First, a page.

There’s increasing chatter about a secret, potentially costly, Defense Department weapons program with an interesting moniker: the “Arsenal Plane.”
Defense Secretary Ash Carter mentioned the project earlier this month while describing the work of the Strategic Capabilities Office (SCO), a clandestine workshop established within the Pentagon in 2012 to develop the next generation of bleeding-edge weapons, ostensibly to counter China and Russia.
The new warplane effort “takes one of our oldest aircraft platform and turns it into a flying launch pad for all sorts of different conventional payloads,” Carter said during a Feb. 2 speech previewing the department’s then-pending fiscal 2017 budget request.
“In practice, the arsenal plane will function as a very large airborne magazine, networked to fifth generation aircraft that act as forward sensor and targeting nodes, essentially combining different systems already in our inventory to create holy new capabilities,” he said, referring to the F-35 Joint Strike Fighter.
The Pentagon chief mentioned the project again on Thursday when he testified before the House Appropriations Defense subpanel and ticked off a handful of technologies SCO is working on, including the Air Force’s budget-busting Long Range Strike Bomber (LRSB) program and “swarming 3-D printed micro-drones.”
But what’s known about the Arsenal Plane beyond that? Defense leaders aren’t giving up any specifics.
The concept is being developed “in partnership with DARPA. We will be supporting, and the idea is to look for additional ways to arm a particular aircraft so that it might be able to do different types of missions. More munitions and different types of munitions,” Air Force Secretary Deborah Lee James said during a Feb. 12 Air Force Association event.
But when asked what kind of legacy aircraft might be retrofitted to essentially turn it into an airborne aircraft carrier, James punted: “I think all of this is still being discussed. It's still a program in development. Those decisions haven’t been reached yet.”
The concept was originally introduced in the 1980s, when the military considered turning one of its existing bombers, or a commercial plane like the Boeing 747, into a launcher capable of carrying anywhere from 50 to 70 missiles. The idea was scrapped due to the envisioned platform’s lack of connectivity and precision weapons and the large platform’s inherent vulnerability to enemy attack aircraft.
However, the idea is getting a second-look in the wake of China’s aggressive behavior in the Asia-Pacific region, especially in the South China Sea where Beijing is reclaiming land in the disputed Spratly Islands and turning them into manmade outposts for some of it most advanced military hardware.
The Arsenal Plane is also “a response to the limits of the F-35,” according to Richard Aboulafia, Vice President of Analysis at the Teal Group. For all its traits, the plane “doesn’t hold a whole lot of ordnance.”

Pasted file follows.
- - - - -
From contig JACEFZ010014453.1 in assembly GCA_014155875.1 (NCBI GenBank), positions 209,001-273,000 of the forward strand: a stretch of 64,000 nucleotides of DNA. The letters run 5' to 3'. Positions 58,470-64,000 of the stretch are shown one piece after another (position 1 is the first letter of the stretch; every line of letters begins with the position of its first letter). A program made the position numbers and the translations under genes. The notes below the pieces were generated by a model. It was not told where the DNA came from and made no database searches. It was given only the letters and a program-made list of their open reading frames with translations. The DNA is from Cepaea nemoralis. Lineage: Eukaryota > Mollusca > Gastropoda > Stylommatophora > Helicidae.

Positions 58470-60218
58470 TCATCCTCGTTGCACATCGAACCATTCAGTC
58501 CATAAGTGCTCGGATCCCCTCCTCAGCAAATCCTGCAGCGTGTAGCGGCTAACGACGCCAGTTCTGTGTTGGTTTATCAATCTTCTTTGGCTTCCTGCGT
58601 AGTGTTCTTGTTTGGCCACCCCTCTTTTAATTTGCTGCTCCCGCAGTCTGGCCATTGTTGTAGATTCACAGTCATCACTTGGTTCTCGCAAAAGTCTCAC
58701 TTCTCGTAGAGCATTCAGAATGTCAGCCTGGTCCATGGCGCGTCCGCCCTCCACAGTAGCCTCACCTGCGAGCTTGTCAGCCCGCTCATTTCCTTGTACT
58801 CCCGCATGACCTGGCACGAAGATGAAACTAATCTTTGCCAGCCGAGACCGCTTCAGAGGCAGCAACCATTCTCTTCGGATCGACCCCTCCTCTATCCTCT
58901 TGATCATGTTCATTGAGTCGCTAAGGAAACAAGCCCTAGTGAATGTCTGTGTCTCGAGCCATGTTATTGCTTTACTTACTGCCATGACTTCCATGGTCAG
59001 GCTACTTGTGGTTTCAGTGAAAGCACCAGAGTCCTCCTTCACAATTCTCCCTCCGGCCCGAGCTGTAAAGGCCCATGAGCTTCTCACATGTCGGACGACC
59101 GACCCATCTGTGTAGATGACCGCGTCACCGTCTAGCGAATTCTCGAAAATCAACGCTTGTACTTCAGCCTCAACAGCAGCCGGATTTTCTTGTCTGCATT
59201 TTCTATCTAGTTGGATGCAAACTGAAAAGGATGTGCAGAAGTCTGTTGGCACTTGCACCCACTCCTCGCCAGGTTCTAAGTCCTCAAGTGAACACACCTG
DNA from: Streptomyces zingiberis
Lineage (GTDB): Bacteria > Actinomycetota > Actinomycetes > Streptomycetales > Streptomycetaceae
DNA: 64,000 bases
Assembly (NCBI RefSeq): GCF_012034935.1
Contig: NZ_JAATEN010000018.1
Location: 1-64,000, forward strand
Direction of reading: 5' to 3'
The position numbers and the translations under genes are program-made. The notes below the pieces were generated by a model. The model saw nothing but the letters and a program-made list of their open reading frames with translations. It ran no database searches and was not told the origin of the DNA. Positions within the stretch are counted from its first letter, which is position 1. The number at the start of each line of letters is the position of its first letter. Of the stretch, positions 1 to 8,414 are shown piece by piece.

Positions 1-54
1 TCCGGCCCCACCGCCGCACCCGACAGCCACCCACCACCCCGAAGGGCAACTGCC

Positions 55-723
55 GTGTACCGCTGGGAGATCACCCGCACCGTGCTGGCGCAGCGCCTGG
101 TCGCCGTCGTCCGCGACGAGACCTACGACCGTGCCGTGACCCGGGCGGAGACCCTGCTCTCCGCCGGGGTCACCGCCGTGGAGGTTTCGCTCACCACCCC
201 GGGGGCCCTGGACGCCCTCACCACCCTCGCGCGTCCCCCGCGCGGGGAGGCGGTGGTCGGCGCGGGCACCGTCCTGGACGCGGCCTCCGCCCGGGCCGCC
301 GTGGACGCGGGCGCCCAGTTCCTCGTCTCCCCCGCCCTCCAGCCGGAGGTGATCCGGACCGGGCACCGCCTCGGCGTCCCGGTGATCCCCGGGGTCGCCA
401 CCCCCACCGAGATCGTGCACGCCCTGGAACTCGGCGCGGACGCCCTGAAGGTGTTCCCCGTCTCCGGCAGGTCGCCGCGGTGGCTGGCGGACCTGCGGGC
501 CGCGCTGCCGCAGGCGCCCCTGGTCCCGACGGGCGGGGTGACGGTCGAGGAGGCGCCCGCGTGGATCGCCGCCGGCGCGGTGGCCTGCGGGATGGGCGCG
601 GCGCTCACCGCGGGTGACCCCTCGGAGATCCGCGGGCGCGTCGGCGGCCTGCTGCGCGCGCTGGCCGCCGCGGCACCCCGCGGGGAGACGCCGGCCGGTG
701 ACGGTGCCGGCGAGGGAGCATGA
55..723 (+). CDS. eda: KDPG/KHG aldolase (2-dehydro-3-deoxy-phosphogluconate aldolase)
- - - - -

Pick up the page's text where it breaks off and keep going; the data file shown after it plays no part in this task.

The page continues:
Indeed, an F-35 maxes out at around 18,000 pounds of ordnance, and that when munitions are loaded on the plane’s wings – a move that would compromise its stealth technology (and therefore the whole point of the aircraft itself).
That limited amount of weaponry could prove deadly in a dogfight.
“Obviously, in Asia, you’ve got the problem with Chinese numbers,” Aboulafia said, referring to China’s years-long push to modernize and expand all aspects of its military.
Ideally, the new aircraft would be loaded for bear with precision guided missiles so that a squadron of F-35s that might encounter a number of hostile jets could rely on the larger plane for assistance, or cue in targeting information to help it fight or bug out.
Aboulafia said the concept is “worth investigating” because one of China’s highest military priorities has been to develop long range, heavy combat fighters -- along the lines of its J-20 jet -- that are stealthy and capable of taking out tankers or AWACS, an airborne early warning aircraft, which packs little to no firepower.
He said modern technology has largely solved the connectivity and precision issue from the ‘80s, but the size and vulnerability problem remains.
“These things … become missile magnets in a time of war,” he said.
The Pentagon may be moving forward, regardless. Inside Defense, a trade publication, speculates that the department’s 2017 budget request for $198 million in funding for advanced component development for an "Alternative Strike" program is actually for the Arsenal Plane.
The spending request is under the SCO umbrella and states the “project will demonstrate the feasibility and utility of launching existing/modified weapons from existing launch platforms,” the publication notes.
Provided the Air Force’s LRSB effort -- expected to start replacing the service’s aging B-52 and B-1 bomber fleets in the 2020s – comes online according to plan, the Pentagon would have no shortage of platforms it could retrofit into a flying fortress instead of shipping off to the boneyard.
The new effort will no doubt be swarmed with questions about affordability, especially after a think-tank report released earlier this month warned of a coming “bow wave” in bills to the Air Force budget in the 2020s as the service looks to modernize.
But Aboulafia noted those costs are driven mostly by the F-35, the LRSB and the service’s new tanker programs.
“What might make this more affordable is an off-the-shelf platform … its cash footprint might be smaller,” he predicted.